Bioglan Pharma's embattled chairman, Terry Sadler, admitted yesterday that the drawn-out negotiations to acquire Bristol-Myers Squibb's skincare product range have hit Bioglan's underlying business.
Mr Sadler unveiled a new house broker yesterday to replace ABN Amro, which quit after a row with Mr Sadler over how the acquisition should be funded. Lehman Brothers, which has been close to Bioglan for some time, is believed to have decided against stepping in to help the troubled company, and the role went to Goldman Sachs instead.
Goldmans does not yet have a research analyst who covers Bioglan, but rivals were yesterday speculating that the giant investment bank's expertise in convertible bond issues landed it the job. The issue of £200m of debt convertible into shares is now seen as the most likely method of paying the first tranche of money to Bristol-Myers Squibb.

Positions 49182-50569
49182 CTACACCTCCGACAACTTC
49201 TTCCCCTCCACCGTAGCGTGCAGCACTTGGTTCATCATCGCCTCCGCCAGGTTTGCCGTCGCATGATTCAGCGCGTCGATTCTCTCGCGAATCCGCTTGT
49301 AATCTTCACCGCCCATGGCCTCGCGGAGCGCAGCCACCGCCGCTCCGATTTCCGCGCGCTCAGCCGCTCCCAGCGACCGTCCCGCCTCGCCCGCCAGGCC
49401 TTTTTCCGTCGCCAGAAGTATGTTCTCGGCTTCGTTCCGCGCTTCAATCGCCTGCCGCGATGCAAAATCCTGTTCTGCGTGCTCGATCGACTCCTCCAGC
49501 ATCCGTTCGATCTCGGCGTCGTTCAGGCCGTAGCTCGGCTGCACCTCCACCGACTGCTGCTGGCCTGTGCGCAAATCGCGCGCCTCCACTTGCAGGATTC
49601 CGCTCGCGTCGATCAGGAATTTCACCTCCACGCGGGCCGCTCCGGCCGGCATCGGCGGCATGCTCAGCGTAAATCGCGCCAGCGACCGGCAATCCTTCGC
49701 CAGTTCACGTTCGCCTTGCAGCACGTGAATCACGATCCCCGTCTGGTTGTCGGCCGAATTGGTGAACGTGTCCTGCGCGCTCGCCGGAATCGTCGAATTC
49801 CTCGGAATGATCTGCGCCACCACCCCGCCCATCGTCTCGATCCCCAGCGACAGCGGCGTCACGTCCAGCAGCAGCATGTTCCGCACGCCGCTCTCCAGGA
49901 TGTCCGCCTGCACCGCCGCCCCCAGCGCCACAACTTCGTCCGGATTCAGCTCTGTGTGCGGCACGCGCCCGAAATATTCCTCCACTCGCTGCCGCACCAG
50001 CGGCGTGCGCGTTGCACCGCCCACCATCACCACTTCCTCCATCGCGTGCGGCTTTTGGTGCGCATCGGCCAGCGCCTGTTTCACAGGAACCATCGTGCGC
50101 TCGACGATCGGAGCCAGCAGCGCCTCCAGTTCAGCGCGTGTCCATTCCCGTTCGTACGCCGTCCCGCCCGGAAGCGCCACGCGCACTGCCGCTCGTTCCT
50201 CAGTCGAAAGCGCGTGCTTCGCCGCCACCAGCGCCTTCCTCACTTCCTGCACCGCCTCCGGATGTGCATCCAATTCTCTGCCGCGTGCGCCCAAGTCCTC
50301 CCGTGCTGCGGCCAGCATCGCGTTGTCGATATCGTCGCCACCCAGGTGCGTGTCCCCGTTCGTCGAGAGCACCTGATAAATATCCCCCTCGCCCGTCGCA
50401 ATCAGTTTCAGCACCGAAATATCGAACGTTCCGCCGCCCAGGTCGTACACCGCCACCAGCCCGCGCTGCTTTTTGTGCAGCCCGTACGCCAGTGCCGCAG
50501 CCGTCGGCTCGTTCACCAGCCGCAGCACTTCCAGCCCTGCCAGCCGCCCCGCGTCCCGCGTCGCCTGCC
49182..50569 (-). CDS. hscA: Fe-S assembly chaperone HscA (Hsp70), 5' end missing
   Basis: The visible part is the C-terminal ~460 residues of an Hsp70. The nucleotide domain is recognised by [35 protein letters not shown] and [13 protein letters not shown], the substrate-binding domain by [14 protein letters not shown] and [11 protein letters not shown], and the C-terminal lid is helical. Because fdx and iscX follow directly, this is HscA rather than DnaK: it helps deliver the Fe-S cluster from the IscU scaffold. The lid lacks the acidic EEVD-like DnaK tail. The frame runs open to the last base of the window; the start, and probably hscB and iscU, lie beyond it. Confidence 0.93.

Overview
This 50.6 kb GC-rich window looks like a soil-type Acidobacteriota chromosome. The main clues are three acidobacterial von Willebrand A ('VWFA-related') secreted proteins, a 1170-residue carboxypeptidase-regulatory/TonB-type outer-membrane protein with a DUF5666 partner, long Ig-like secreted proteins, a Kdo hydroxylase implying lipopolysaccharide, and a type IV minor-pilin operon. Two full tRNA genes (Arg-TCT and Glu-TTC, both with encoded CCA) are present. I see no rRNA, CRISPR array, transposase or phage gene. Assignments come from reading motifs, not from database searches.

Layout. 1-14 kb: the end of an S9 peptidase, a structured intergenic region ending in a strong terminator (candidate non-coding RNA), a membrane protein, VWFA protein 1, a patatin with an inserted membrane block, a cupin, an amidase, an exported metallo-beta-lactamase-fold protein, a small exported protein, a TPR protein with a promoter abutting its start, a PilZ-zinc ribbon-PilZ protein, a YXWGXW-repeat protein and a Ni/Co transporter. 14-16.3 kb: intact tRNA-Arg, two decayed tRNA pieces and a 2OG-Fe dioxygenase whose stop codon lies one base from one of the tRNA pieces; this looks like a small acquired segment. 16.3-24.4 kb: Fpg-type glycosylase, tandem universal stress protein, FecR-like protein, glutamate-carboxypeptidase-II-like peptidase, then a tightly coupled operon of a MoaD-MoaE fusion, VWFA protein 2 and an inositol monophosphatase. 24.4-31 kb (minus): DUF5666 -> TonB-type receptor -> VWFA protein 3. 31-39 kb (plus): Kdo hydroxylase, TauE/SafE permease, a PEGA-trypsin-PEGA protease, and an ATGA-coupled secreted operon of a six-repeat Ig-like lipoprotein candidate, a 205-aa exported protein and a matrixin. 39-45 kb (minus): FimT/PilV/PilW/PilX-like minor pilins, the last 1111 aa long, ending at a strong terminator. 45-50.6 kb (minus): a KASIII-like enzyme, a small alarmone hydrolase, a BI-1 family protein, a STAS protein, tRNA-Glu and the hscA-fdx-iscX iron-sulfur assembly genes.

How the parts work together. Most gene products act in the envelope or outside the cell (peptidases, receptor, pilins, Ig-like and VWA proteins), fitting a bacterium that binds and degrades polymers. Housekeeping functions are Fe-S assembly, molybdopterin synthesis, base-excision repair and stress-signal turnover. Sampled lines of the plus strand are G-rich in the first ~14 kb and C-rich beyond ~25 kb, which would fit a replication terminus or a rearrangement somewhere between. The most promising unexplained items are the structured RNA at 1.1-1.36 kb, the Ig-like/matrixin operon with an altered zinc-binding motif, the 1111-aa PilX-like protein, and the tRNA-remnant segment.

Lehman Brothers, ABN Amro and others downgraded their forecasts for the current year's trading after speaking to Bioglan yesterday. The company is warning that first half results will show lower than expected sales of its branded skincare drugs.
Mr Sadler blamed the disappointing trading on the distraction of the acquisition talks: "We have been pretty busy these last few months as the negotiations have taken a lot of management time."
The acquisition of 20 skincare products from Bristol-Myers Squibb will double Bioglan's revenues.
Goldman Sachs' first priority will be to smooth relations with Bristol-Myers Squibb, which are said to have become strained as the Bioglan side fought among themselves over how to fund the £500m deal.
Bioglan shares rebounded 10.5p to 216.5p yesterday.Reuse content